Jerusalem – Every day, dozens of documents arrive at the hub of the Israeli Army’s Central Command office – summaries of classified meetings, secret presentations, secret situation assessments and secret investigations.
For a period of at least three years, between 2004 and 2007, all of these documents were seen by one clerk, Anat Kam.
At her desk, Anat Kam perused documents that the director of the Israel Security Agency describes as “the fantasy of every intelligence organization.”
Ms. Kam stored 2,200 of these documents in a discrete file on her Israeli Defense Forces (IDF) computer. These documents included operational orders, orders from the Israeli Army General Staff, summaries of meetings of the IDF General Staff’s forum, troop deployments, IDF emergency assessments, battle drills, intelligence about arms and the operating doctrine for IDF troops.
Seven hundred of these documents were defined as “secret” and “top secret.”
Before her discharge from the Israeli Army, Anat Kam transferred this massive collection of security documents to her personal computer.
In September 2008, after Ms. Kam secured a job on the Internet edition of the Israeli newspaper Haaretz, she provided these documents to senior reporter Uri Blau, who covers military and security affairs for the paper.
After Ms. Kam handed over the documents to Mr. Blau, she carefully explained to him the significance of each document that she handed over, including clarifications about the names of operations and their objectives, along with IDF codes and dates.
Mr. Blau used some of the Kam documents in reports that he published in Haaretz’s weekend supplement-reports that were given to the army censor at first and printed only after they were approved. One of these reports published in September 2008 under the headline “Classified IDF Documents: Chief of Staff and IDF Upper Echelons Approve Killing of Wanted Men and Innocent People – Despite High Court Ruling.”
Israeli Security officials read Mr. Blau’s report and were amazed at the “secret documents that had reached Haaretz and began to suspect that the reporter had other classified papers in his possession.
Mr. Blau had initially told Israeli security officials that he had 50 such security documents, and that he would agree to hand them back, so long as there would be no recrimination from the Israeli law enforcement authorities against him. However, in December, when Israeli security officials discovered that Ms. Kam had given him 2,000 documents, Uri Blau fled Israel for London, out of fear of being arrested by Israeli security.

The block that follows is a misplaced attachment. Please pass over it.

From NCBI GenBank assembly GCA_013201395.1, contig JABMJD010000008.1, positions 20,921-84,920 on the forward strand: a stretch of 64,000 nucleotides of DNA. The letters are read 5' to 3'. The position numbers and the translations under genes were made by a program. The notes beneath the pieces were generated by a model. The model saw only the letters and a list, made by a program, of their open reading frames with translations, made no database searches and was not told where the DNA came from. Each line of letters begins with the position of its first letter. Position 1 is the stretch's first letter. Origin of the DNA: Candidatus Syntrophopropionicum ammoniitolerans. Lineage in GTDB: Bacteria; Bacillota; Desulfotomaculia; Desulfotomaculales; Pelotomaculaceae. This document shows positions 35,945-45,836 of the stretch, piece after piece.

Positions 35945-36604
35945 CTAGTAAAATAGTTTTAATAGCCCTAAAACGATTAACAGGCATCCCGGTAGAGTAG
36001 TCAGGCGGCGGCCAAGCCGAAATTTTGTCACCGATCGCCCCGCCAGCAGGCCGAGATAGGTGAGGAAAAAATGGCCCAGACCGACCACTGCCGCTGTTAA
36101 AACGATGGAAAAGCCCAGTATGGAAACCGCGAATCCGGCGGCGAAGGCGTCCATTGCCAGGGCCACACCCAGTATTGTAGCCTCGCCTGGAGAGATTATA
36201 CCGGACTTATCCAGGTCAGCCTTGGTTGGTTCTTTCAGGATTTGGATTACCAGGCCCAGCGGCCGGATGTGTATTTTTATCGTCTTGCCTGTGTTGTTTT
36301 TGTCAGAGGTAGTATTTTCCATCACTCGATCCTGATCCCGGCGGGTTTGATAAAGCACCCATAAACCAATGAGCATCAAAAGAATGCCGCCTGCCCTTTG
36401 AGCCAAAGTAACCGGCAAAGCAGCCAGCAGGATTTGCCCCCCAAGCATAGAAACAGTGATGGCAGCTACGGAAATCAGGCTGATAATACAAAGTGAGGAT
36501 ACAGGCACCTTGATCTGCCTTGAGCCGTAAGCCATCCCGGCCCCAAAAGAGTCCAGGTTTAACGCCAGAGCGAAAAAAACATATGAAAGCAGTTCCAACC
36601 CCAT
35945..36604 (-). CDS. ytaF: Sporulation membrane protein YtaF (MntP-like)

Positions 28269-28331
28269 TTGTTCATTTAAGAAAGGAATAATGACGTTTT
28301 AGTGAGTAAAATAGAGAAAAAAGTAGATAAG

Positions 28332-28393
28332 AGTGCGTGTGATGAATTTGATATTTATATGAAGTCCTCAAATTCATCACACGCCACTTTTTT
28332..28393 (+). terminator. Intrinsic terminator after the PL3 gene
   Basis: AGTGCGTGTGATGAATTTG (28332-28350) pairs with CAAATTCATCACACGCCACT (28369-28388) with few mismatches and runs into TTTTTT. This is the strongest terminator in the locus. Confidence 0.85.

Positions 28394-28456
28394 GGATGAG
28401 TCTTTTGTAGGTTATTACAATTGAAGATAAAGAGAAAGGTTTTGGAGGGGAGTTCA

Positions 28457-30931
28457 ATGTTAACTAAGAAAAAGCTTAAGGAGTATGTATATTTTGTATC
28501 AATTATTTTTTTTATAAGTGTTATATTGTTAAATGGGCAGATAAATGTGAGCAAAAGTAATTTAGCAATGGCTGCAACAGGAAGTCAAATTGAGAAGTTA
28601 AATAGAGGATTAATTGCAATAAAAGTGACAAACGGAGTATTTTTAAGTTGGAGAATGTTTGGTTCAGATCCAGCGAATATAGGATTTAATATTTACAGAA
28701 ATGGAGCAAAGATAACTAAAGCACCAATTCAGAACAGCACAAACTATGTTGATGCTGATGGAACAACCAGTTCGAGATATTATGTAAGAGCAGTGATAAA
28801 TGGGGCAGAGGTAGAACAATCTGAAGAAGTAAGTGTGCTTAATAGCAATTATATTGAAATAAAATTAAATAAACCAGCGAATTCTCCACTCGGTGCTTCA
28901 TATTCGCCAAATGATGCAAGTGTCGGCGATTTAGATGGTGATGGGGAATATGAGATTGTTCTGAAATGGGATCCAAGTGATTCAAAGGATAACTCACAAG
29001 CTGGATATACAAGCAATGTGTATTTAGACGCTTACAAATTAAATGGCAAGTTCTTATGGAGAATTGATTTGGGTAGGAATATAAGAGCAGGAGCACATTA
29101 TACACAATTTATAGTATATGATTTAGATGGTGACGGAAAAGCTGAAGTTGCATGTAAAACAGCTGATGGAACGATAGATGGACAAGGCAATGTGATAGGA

The Israeli security establishment has a number of options available as to what they will do with Mr. Blau, if he refuses to return to Israel.
The first would be to issue an international arrest warrant for Mr. Blau, by means of the Israel Police’s representatives in Europe, with the assistance of Interpol.
The other option is to send out a Mossad hit squad team, as Israel did in the case of Mordechai Vanunu, who was kidnapped overseas in 1986 and brought back to Israel for trial in the matter of highly classified documents that Mr. Vanunu had pilfered and published in The Times of London, concerning the Israeli nuclear facility in Dimona.
Meanwhile, the Israeli security investigation of Anat Kam continues, focusing on her ideological connections to people who protest Israeli security policies.
Israeli security officials are also looking into the possibility that Kam may have shared some of the Israeli security documentation in her possession with her brother in law, Sam Sokol, who is the permanent stringer and translator for The Washington Post’s Jerusalem bureau.
Mr. Sokol used to work for Haaretz
The Israeli District Attorney has meanwhile indicted Anat Kam, saying that she acted out of “ideological motives, with intent to harm state security,” the penalty for which is more than ten years of imprisonment.
A high-ranking Israeli security official says that the exposure of these documents by Ms. Kam “harmed the State of Israel’s security substantially. There aren’t even words to describe the damage that could be caused.”
David Bedein can be reached at email@example.com.